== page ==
Danny Scott co-founded CoinCorner in 2014 as a solution to the problem of being able to buy and sell Bitcoin easily in the UK. Today he’s a leading cryptocurrency figure on the Isle of Man. He believes in regulation, but in moderation. He and his firm are working on their piece of the puzzle educating people on Bitcoin and spreading the use of the cryptocurrency. Here, he taloks with Coin Rivet’s Olivier Acuna…
Coin Rivet: Tell us a little about yourself and how you got started with CoinCorner?
Danny Scott: I am one of the co-founders of the business. I have a tech background. I’ve been a software developer for the better part of the last 12 years. I’ve worked for a number of startups in the past and a couple of multinational companies, including Microsoft. During that time, the startups were my interest, particularly the techie aspect.
I initially got involved in Bitcoin back in 2012 and in 2013 other Coin Corner founders and I began to mine it. We worked from a garage and blew the electrical circuits a few times, so these were good times. We were working from the Isle of Man which is where I’m from and where electricity wasn’t so cheap, so we weren’t able to compete with the likes of China, United States and other jurisdictions that have much less expensive power, so we fell back to our roots and came up with CoinCorner.
At the time, in the UK, it was very difficult to buy Bitcoin, which is why we ended up mining them because buying them was a nightmare. There was a handful of places, but they weren’t easy, they weren’t great. So, we came back full circle and decided to stop mining and set up an exchange and make it easy for people here to buy Bitcoin.
CR: How do you take part in the crypto and blockchain revolution and how do plan to bring about change within this industry?
DS: From the actual crypto side of the industry, Bitcoin has always been our focus. To be able to buy and sell. And this is what we did with CoinCorner, making it easy for everyone to access this cryptocurrency. So, this is the financial root. The blockchain is the more technical side, and businesses are using it for many things. I keep up with everything related to this technology, but it is not currently our objective at CoinCorner. We’re aiming to offer more financial services through our exchange platform.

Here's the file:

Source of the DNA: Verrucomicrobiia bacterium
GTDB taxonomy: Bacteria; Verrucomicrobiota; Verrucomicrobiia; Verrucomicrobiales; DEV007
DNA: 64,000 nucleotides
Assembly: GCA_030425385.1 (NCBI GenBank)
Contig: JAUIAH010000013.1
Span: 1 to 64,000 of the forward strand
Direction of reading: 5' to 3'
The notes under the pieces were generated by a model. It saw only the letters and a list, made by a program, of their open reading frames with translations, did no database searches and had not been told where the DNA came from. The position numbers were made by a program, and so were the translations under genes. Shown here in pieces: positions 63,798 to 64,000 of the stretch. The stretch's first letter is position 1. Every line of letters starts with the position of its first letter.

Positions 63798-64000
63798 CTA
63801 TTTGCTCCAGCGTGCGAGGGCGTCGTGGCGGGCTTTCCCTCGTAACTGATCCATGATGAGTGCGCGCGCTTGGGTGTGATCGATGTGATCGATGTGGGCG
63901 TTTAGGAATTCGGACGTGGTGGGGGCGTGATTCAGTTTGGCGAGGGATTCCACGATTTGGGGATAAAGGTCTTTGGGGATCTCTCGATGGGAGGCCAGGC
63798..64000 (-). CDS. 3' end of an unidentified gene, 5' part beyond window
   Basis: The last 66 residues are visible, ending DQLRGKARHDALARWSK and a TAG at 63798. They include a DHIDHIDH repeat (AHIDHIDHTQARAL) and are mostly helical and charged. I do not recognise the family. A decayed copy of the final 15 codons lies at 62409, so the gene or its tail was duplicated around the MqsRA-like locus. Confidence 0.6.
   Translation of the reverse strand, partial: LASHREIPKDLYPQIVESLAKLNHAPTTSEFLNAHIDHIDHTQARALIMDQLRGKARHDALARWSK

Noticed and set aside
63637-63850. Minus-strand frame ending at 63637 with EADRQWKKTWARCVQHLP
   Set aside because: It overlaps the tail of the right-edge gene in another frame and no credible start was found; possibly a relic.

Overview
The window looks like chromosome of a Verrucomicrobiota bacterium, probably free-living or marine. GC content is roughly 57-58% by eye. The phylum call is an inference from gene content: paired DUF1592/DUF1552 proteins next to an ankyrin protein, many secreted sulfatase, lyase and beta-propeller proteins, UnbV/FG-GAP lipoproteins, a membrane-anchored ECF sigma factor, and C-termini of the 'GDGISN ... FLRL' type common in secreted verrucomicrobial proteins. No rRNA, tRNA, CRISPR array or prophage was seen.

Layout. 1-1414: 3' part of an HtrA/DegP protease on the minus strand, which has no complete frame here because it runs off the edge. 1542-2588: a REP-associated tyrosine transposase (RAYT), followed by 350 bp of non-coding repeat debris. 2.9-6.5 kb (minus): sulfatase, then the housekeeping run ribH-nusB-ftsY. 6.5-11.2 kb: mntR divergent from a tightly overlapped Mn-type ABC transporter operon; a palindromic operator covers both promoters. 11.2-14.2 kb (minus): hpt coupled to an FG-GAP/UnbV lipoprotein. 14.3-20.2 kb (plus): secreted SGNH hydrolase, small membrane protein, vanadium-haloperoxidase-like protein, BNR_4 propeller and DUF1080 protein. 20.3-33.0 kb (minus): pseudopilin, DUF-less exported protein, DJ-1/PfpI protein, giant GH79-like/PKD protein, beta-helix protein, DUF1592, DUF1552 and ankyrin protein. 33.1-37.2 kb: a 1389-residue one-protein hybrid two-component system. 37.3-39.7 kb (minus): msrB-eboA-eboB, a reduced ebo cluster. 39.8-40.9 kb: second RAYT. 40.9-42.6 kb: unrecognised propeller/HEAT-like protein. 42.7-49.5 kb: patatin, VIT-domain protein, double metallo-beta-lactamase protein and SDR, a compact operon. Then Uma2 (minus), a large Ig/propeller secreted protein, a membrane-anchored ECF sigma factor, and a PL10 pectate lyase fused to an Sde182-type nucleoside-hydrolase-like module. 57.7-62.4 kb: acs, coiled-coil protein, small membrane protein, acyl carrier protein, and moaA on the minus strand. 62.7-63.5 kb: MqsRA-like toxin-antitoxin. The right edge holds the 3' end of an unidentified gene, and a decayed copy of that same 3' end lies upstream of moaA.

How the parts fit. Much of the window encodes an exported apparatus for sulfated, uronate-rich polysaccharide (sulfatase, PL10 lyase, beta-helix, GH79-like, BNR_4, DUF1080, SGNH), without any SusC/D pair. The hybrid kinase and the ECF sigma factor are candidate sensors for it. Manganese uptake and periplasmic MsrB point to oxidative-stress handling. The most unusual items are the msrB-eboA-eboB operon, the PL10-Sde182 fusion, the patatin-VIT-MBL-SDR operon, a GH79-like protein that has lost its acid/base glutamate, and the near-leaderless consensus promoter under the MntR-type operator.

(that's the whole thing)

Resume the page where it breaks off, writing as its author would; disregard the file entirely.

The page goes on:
In November, we are coming out with our Visa Bitcoin debit card, which is something many of our customers have been asking for. Our last survey showed 90% of our customers said they wanted Bitcoin debit cards. We’re a self-funded company, we’ve never taken venture capital money or anything like that, and our goal is to move and grow with the industry and not try to force the matter.
This industry is different from all other sectors. In other industries, you’re potentially creating and driving one, and it’s your company driving the industry. With the Bitcoin and cryptocurrency space, it drives the businesses, and you cannot force where the Bitcoin technology is moving, you can’t force what blockchain concept is going to come out, and the technology around it is going to be developed. We grow with the industry, which many times is opposite to what many other companies do. We’ve been around for four years, we’re still going strong, and it has certainly played out well for us.
CR: What compelled you to be where you are today?
DS: I believe I’ve always been entrepreneurial and have worked with a few startups which gave me that techie side and entrepreneurial side, which is building and creating something that people use. I love creating something. It’s less about the financial gain; it’s more about creating something that makes you feel proud of what you’ve achieved. That has undoubtedly been the driving force behind me. I’d love to sit here and say we’re trying to end poverty, but again, it’s one step at a time. We’re doing our little piece of the puzzle by helping to increase the adoption of Bitcoin and blockchain as well, and, hopefully, on top of that, the poverty aspect will also crystallise.
CR: What benefits do new technologies bring to the world we live in today?
DS: My response may be a bit controversial. Laziness is what technology brings. I believe it’s always been our concept and our drive from the beginning, to make it as easy as possible to buy Bitcoin. People are traditionally lazy. And technology has helped increase the laziness, myself included. Can’t say much more than that. However, that will continue to move forward, I mean, technology making the daily things in life easier and more comfortable, such as self-driving cars. Blockchain technology has that potential to automate many processes.
CR: There’s significant hype around cryptocurrencies, but also a lot of debate and concern over its volatility and the fact they have no real asset backing. How would you put people’s minds at ease regarding these issues?